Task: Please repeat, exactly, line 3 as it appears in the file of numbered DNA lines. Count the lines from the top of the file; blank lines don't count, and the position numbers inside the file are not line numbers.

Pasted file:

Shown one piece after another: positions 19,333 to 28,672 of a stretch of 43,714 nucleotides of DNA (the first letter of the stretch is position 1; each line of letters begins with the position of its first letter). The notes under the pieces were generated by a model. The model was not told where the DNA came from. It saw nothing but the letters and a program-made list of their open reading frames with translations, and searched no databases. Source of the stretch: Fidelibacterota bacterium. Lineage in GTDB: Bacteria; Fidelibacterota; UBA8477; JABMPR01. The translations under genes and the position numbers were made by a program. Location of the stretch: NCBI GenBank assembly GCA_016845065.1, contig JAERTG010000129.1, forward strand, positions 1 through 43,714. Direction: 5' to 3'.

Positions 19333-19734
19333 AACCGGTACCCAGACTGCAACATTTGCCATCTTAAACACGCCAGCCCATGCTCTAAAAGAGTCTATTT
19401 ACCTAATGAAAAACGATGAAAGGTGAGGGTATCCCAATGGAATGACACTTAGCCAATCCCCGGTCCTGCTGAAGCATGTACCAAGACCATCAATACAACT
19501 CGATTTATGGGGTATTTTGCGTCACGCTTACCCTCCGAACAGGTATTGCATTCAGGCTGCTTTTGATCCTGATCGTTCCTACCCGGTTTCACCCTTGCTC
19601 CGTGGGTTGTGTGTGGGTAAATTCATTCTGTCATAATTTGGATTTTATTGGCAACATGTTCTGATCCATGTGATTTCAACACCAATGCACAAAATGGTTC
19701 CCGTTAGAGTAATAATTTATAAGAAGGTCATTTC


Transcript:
19333 AACCGGTACCCAGACTGCAACATTTGCCATCTTAAACACGCCAGCCCATGCTCTAAAAGAGTCTATTT